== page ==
They marched to war, many of them wearing kilts and to the skirl of the bagpipes, the highest concentration of Scottish troops to fight in a single First World War battle. 

Tragically, many would breathe their last as the Battle of Arras raged around them. Of the 159,000 Allied casualties, almost one-third were Scots.

Their final resting place is among the rows of pristine white headstones in cemeteries dotted around northern France, every one meticulously tended by the Commonwealth War Graves Commission and each stone identical apart from their poignant inscription. 

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Now the mammoth and the continuing task of recovering the war dead, piecing together their identities and honouring them and their comrades in cemeteries where even each blade of grass seems to stand to attention, is to be revealed to Northern France battlefield visitors for the first time.

A new Commonwealth War Graves Commission visitor centre, the CWGC Experience, located close to a small cemetery which holds the last earthly remains of 331 Allied soldiers in Beaurains, France, will be officially opened by HRH The Princess Royal on Tuesday. 

The centre, at the heart of the area which encompassed the Battle of Arras, will give battlefield visitors a fascinating insight into the ongoing work that makes remembrance of the 1.7 million Commonwealth war dead possible.

As well as highlighting the endless gardening and maintenance work required to ensure the white stones gleam and the weeds are kept at bay, the centre will reveal how, even now, CWGC staff are carrying out sensitive work to identify and bury the war dead. 

Although active searching of the battlefields ended shortly after the two world wars, each year land bitterly fought over generations ago yields poignant reminders of the human cost of battle.

Around 40 remains are discovered each year, many uncovered as the result of French villages and towns expanding into what were once battlefield sites.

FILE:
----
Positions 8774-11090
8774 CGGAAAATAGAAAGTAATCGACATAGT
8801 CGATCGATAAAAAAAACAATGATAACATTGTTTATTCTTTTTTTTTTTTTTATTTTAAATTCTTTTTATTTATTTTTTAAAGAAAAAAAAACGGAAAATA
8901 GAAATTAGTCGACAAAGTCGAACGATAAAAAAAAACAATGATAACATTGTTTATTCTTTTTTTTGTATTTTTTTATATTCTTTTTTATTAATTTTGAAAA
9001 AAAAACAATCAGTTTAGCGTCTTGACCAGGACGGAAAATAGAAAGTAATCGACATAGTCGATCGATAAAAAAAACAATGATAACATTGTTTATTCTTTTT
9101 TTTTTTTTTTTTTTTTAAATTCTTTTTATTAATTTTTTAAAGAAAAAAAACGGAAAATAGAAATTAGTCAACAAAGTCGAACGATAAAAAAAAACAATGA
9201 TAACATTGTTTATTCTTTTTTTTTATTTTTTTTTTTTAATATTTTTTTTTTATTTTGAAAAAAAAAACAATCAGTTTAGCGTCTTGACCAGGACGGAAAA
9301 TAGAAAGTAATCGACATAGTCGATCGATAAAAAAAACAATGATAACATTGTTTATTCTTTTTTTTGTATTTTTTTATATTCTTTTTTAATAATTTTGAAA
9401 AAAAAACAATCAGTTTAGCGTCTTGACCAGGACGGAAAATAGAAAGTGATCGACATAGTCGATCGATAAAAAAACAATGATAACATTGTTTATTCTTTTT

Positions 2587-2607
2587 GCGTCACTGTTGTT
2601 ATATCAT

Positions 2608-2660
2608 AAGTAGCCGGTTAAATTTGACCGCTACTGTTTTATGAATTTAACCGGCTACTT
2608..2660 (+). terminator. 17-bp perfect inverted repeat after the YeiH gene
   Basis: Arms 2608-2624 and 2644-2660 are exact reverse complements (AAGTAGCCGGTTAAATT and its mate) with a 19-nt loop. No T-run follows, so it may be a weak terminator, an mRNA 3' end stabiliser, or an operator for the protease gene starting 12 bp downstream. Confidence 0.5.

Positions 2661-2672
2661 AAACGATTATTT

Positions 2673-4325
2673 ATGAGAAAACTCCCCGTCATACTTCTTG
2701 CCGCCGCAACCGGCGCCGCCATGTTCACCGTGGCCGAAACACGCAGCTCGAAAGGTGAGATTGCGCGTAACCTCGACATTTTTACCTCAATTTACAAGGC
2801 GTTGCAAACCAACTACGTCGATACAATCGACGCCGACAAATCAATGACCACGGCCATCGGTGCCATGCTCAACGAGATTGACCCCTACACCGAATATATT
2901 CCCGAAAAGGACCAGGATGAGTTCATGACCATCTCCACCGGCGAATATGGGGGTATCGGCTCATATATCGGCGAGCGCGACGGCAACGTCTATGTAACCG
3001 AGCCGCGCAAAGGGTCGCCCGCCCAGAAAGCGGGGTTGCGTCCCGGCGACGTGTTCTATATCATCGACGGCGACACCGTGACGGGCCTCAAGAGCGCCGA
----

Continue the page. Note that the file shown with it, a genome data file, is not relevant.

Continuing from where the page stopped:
Incredibly, even if remains continue to be found at that rate, it’s estimated that it would take 4,300 years to find all of the 155,000 missing – a chilling reminder of the scale of wartime losses.

Once remains are found, a meticulous investigation begins in an attempt to establish their nationality, identity, cause of death and to track down remaining family members.

Each Allied soldier is then laid to rest in a CWGC cemetery alongside his comrades, with military honours.

Visitors to the new centre will also see the commission’s team of craftsman carrying out age-old skills of carving stones and creating and repairing metalwork for memorials and cemetery features. 

Dr Lucy Kellett, interpretation officer at CWGC, said: “We wanted to tell another side of the cemeteries’ story.

People come here to see the pristine cemeteries and the uniform rows of headstones that give the cemeteries such visual impact. 

“But we wanted to convey the industry and effort that goes into making them this way.” She added: “People think of the Battle of Arras as Scotland’s war, and the names that can be seen on the headstones reflect that message.”

Scottish regiments took part in most of the First World War’s key battles. The retreat from Mons in 1914 saw just 70 men and a junior officer remaining standing from the 1,000 strong 1st Royal Scots Fusiliers, while the 9th Black Watch lost 680 officers and men. Only 250 out of 950 men that made up the 6th Cameronians emerged unhurt. 

At Loos the following year, 36 out of the 72 attacking battalions were Scottish. More than half of the 12 battalions which registered more than 500 casualties, were Scottish.

However, the Battle of Arras, when British troops attacked German defences close to the city of Arras in Northern France, was regarded as a particularly Scottish tragedy. The offensive began on April 9, 1917, and included the greatest concentration of Scots of any of the war’s set-piece battles, with 44 out of the 120 infantry battalions made up of Scots.

Alongside them were seven Canadian battalions with Scottish heritage, including The Canadian Scottish and The Newfoundland Regiment. There were also Scottish-based regiments from Tyneside and London. By the time the battle came to an end on May 16, one-third of the 159,000 British casualties were Scottish.

Dr Kellet said the new visitor centre would help “humanise” the work of the CWGC and show the process of remembering the war dead from a century ago is an ongoing task. 

“Our job is very much dealing with the dead, but we want to remind visitors that people are at the heart of what we do, and for them to understand what it means for us to work here. It is a huge privilege to be able to contribute to something so meaningful.”

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More than 780,000 Commonwealth service personnel of the two world wars are commemorated by the CWGC in France and Belgium in cemeteries and at memorials. Just under half of the 320,000 missing servicepersons have not yet been recovered. 

Victoria Wallace, CWGC’s director general, said: “For over 100 years, the CWGC has worked to care for our war dead. I am delighted that we can now share with the public the skills, the dedication and the craftsmanship of our fantastic team, working on the Western Front and around the world. We hope young people, in particular, will gain inspiration from this extraordinary legacy of care.”